TH E MII AN DAILY
SATURDAY, IIIeRCH 25, 1939
PAeE FOIIR' SATUBX~&Y, I4Ii~RCH ~5, 1939
THE MICHIGAN DAILY
The Editor Gets Told.. .
DAILY OFFICIAL BULLETIN
Edited and managed by students of the University of
Michigan under the authority of the Board in Control of
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University year and Sumrn r Session.
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Book Editor .
Sports Editor .
. . 4
tRobert D. Mitchell
* . Albert P. May10
Horace W. Gilmore
' Robert I. Fitzhenry
. . S. R. Kleiman
. . Robert Perlman
* . William Elvin
. Joseph Freedman
, . . Joseph Gies
. Dorothea Staebler
. Philip W. Buchen
*Leonard P. Siegelman
William L. Newnan
. . Helen Jean Dean
. . Marian A. Baxter
Women's Business Manager
Women's Service Manager .
NIGHT EDITOR: MALCOLM E. LONG
The editorials published in The Michigan
Daily are written by members of the Daily
staff and represent the views of the writers
T HE CURRENT controversy over
American foreign policy and re-
armament ha blossomed forth afresh in the
current issue of Harpers Magazine. The article
by Oswald Garrison Villard is on the whole a
sane analysis of what seems to be an "insane"
American defense policy.
Mr. Villard points out that "since 1933 the
Army and Navy have received a total of nearly
$5,000,000,000," while yearly appropriations have
been stepped up from $540,356,090 in 1933-34 to
$1,668,283,000 in 1939. How is this money being
used, Mr. Villard asks, and why?
"If we peek behind the defense curtains we
find on the testimony of many of the actors
themselves waste, extravagance, incompetence, a
babel of contradictory voices, confusion . . . No-
body knows whether Army and Navy are merely
to guard our coasts, or are to be prepared to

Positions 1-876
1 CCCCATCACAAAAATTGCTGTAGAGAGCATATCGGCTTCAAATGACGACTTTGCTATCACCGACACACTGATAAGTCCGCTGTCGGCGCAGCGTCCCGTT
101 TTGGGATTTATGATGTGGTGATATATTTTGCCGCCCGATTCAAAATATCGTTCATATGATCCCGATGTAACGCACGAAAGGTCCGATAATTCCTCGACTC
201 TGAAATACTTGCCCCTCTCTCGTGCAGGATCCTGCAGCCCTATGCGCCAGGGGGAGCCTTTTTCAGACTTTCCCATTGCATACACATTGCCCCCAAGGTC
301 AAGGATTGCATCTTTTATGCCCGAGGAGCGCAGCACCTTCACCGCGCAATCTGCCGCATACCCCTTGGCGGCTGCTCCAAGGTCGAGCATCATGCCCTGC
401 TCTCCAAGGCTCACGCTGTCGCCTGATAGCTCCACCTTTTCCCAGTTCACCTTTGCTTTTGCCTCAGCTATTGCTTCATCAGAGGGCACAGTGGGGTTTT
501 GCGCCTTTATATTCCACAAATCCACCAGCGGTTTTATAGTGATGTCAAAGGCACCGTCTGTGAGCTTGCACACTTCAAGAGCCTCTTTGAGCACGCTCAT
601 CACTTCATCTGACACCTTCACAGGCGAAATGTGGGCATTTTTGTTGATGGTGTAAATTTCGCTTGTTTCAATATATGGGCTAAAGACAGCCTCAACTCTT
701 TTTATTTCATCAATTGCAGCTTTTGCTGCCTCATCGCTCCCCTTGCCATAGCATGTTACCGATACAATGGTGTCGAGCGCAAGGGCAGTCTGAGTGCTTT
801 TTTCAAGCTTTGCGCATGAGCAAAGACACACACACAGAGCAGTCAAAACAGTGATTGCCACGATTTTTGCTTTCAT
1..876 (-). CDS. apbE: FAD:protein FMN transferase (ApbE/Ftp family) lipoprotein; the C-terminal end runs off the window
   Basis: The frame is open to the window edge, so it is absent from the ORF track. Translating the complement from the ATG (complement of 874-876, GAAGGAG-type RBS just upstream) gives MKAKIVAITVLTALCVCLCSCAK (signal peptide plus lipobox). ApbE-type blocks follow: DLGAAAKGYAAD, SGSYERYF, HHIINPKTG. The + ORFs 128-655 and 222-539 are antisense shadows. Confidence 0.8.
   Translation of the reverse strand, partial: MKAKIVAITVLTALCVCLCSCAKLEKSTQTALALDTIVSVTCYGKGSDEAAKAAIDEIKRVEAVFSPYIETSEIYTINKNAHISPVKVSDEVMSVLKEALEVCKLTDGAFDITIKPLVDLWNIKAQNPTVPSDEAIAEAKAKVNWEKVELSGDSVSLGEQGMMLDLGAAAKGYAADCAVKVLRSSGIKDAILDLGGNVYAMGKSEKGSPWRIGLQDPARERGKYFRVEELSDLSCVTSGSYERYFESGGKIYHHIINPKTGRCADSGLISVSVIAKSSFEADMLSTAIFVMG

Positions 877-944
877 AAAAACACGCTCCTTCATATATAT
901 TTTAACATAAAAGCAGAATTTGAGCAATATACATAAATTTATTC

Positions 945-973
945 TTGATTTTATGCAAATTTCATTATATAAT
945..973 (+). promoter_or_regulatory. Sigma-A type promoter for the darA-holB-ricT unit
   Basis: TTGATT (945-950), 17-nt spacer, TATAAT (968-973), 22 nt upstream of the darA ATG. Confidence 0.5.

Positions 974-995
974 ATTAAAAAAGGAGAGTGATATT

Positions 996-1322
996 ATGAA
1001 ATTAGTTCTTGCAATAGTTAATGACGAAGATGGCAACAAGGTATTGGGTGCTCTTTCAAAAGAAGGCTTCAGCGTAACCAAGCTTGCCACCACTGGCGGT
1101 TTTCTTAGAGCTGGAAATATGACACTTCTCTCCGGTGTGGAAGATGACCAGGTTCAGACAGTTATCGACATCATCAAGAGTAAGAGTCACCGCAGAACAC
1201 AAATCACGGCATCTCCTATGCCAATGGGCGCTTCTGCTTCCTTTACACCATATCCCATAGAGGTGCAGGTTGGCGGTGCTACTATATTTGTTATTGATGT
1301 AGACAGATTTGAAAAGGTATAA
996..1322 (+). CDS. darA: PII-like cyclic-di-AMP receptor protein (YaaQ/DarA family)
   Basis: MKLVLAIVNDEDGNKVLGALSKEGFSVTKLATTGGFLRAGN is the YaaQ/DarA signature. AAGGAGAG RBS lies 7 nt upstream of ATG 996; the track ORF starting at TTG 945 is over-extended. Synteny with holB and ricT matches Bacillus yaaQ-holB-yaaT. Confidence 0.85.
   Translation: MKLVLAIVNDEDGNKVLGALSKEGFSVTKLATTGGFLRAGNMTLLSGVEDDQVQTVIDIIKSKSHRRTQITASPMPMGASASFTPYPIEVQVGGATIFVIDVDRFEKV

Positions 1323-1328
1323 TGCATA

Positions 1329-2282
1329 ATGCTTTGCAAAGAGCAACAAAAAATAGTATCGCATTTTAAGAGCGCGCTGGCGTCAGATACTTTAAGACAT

fight overseas, as in 1917-18, or are just to de-
fend all the Americas, or must protect our coasts
and also keep open our trade routes to South
America. It is not even established whether we
shall or shall not fight for the Philippines, in-
dependent or otherwise. . . . Hence the govern-
ment is demanding the impossible of Army and
Navy, since we ask them to defend us and yet
do not tell them what they shall defend."
In fact, Mr. Villard points out, the lack of co-
operation between the Army and Navy and the
absence of either a separate air force or an uni-
fied defense command makes it exceedingly
doubtful that our armed forces could efficiently
defend anything. "So far as anybody knows, the
part 'of the Navy in relation to our coast de-
fenses (manned:, by the Army) and our mine
fields, and what is to be the relation of the Army
air fleet to the Navy air fleet when the country
is attacked, have never been defined; a major-
general recently sarcastically remarked that if
war should come a collision in midair of Army
and Navy fliers would not be impossible, since
neither force would know which way the other
was going! . . . there is no adequate cooperation
between Army and Navy-nothing approaching
it; the hostility between them is so great that it
was announced on Jan. 1st that combined maneu-
vers would not be carried on in the Carribbean
this year because of thebitter feeling engendered
by the last joint war games-a situation which
must make the dictators hold their sides for
As a prologue to a remedy, Mr. Villard calls
for an investigation by an independent commis-
sion representing all points of view of "the whole
problem of military organization and of inter-
service relationship," which the Howell Board
felt demanded "extended examination by some
appropriate agency in the near future." The
urgency of such an investigation becomes in-
creasingly evident as more and more money is
poured into the bottomless container delegated
for national defense.
But it must be remembered that such an in-
vestigation could not undertake to settle the
most pressing problem connected with national
defense, a problem Mr. Villard pushes aside by'
stating that the "crux of the whole defense prob-
lem" is the question of "whether this country
can he cnesfil1v attcked" At nm 1anrth Mi
Kipke And Political Deals
To the editor:
It is to be regretted that the dispute over the
coming Regency election has evolved into a mud-
slinging contest. The office of Regent of the
University of Michigan is one of importance and